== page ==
In this webinar, panelists will examine evolving management duties of good faith and honest performance in contractual relationships. Topics to be addressed include:
- Is an employer in a unionized workplace required to exercise its right to manage in a fashion that is reasonable and fair, and to act honestly and in good faith, in the absence of express language to that effect in the collective agreement? How does the Supreme Court of Canada’s recent decision in Bhasin v. Hrynew, and subsequent caselaw, factor into this analysis?
- How has the “duty of honest performance” been interpreted and applied in cases concerning unionized work environments? Will the duty be breached only where one workplace party lies to another, or do omissions and other misleading conduct qualify? Does the duty extend beyond “day-to-day” workplace matters to capture conduct in bargaining and arbitration?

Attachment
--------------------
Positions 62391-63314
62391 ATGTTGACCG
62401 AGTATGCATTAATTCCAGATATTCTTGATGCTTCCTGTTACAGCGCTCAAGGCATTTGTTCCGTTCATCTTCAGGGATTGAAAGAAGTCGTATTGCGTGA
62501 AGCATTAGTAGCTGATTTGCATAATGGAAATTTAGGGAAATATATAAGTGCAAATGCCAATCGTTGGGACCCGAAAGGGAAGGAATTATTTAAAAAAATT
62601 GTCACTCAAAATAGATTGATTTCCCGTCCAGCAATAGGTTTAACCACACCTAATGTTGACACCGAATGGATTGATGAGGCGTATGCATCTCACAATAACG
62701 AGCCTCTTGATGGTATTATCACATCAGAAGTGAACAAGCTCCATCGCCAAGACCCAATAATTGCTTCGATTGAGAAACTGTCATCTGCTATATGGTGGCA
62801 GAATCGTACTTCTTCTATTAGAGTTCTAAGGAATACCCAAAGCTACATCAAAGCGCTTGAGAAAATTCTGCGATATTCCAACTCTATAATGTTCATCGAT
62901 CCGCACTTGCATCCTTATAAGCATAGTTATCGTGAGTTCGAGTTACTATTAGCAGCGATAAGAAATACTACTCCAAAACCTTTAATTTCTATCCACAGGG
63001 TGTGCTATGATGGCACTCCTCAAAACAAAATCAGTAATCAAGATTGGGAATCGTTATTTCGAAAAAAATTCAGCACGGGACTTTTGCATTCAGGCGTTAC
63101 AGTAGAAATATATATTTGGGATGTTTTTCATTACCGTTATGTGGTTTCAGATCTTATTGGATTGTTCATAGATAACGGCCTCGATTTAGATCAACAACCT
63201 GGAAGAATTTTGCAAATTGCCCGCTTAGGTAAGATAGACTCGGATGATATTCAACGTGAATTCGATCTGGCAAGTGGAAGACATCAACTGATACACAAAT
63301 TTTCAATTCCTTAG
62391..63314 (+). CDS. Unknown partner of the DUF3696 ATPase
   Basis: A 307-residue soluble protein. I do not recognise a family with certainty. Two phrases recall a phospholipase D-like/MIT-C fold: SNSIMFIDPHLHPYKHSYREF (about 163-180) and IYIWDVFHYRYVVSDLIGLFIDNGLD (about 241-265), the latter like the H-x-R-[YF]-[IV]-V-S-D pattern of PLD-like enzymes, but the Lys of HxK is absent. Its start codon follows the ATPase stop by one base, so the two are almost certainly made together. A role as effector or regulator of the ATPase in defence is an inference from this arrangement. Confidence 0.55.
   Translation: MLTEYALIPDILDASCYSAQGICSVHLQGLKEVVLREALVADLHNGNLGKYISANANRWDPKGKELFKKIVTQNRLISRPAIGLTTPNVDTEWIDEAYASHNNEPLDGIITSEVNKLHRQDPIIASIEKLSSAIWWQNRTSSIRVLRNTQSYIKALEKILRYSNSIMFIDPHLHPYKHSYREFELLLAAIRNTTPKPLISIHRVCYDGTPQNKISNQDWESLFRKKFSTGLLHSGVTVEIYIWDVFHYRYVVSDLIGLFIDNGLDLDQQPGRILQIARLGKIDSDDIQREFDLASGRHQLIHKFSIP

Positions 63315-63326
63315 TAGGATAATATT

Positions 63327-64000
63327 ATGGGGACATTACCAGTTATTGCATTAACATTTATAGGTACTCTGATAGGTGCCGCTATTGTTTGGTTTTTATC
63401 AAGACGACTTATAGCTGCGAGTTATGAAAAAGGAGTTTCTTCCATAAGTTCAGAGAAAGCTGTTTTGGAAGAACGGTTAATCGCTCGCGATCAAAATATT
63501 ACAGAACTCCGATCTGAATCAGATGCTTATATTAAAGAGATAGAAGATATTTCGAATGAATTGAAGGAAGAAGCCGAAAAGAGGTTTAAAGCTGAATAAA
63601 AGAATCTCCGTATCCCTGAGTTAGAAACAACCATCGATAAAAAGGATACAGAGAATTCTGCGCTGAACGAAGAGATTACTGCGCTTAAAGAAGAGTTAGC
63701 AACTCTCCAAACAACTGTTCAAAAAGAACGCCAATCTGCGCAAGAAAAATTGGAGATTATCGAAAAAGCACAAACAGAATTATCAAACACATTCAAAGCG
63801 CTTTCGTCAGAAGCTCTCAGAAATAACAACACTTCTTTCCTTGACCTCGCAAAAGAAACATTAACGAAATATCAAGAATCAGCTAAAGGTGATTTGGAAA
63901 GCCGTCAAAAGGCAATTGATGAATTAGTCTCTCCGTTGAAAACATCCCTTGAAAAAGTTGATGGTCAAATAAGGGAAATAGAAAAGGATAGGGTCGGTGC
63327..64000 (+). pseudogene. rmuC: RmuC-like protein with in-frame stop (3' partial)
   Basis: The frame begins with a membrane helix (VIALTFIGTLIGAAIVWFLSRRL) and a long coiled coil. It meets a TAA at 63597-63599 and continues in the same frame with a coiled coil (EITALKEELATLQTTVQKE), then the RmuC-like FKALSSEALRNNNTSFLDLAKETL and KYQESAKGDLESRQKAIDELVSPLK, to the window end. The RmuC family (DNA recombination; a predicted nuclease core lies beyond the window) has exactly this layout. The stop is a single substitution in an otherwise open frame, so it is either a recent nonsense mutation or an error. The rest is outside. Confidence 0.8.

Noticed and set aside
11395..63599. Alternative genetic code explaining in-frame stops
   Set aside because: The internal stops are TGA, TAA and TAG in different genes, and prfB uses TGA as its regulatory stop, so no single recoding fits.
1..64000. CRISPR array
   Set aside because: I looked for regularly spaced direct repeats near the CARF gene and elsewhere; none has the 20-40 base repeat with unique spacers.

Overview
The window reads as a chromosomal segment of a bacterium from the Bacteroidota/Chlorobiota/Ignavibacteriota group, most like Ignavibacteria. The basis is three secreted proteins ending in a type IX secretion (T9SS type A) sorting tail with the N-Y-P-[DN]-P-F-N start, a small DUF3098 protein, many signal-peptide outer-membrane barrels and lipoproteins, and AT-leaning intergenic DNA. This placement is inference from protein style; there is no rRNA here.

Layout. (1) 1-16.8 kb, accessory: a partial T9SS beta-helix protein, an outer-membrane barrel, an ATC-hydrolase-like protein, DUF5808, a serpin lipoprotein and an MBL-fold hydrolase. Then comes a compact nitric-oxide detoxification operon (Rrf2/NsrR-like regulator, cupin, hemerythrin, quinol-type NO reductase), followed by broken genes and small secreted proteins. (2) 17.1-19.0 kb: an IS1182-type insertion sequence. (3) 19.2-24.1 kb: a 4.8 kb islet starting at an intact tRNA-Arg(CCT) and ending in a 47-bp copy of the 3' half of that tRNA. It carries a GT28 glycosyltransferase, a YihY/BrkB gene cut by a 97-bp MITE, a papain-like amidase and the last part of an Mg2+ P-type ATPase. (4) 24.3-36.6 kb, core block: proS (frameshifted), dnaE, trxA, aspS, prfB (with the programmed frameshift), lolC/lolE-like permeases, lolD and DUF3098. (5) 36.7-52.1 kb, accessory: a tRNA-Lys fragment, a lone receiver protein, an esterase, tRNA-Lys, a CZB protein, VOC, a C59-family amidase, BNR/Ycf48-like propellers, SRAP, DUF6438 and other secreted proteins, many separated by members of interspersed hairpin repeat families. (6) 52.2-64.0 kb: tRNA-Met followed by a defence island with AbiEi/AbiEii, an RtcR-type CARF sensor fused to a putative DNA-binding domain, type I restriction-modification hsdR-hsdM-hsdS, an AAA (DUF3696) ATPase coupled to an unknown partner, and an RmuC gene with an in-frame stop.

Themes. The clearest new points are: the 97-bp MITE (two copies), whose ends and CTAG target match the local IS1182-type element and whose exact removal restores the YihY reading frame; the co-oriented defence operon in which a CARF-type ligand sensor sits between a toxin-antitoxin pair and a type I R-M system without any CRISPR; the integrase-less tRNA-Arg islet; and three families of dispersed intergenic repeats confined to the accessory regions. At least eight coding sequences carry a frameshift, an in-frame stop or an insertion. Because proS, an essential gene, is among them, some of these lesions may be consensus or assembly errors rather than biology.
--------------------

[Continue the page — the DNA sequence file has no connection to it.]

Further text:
- Does a duty to act honestly and in good faith apply in non-unionized workplaces?
- Where the collective agreement provides an employer with discretion, how have arbitrators responded to the exercise of that discretion? For instance, when will an arbitrator consider an employer to have exercised its discretion unreasonably, unfairly, or in bad faith?
- How have these principles been applied in recent caselaw dealing with COVID-19-related workplace measures? In cases addressing promotions, discipline, and performance management?
- Applying these principles, how should employers approach policies or decisions regarding remote work, in the absence of human rights considerations?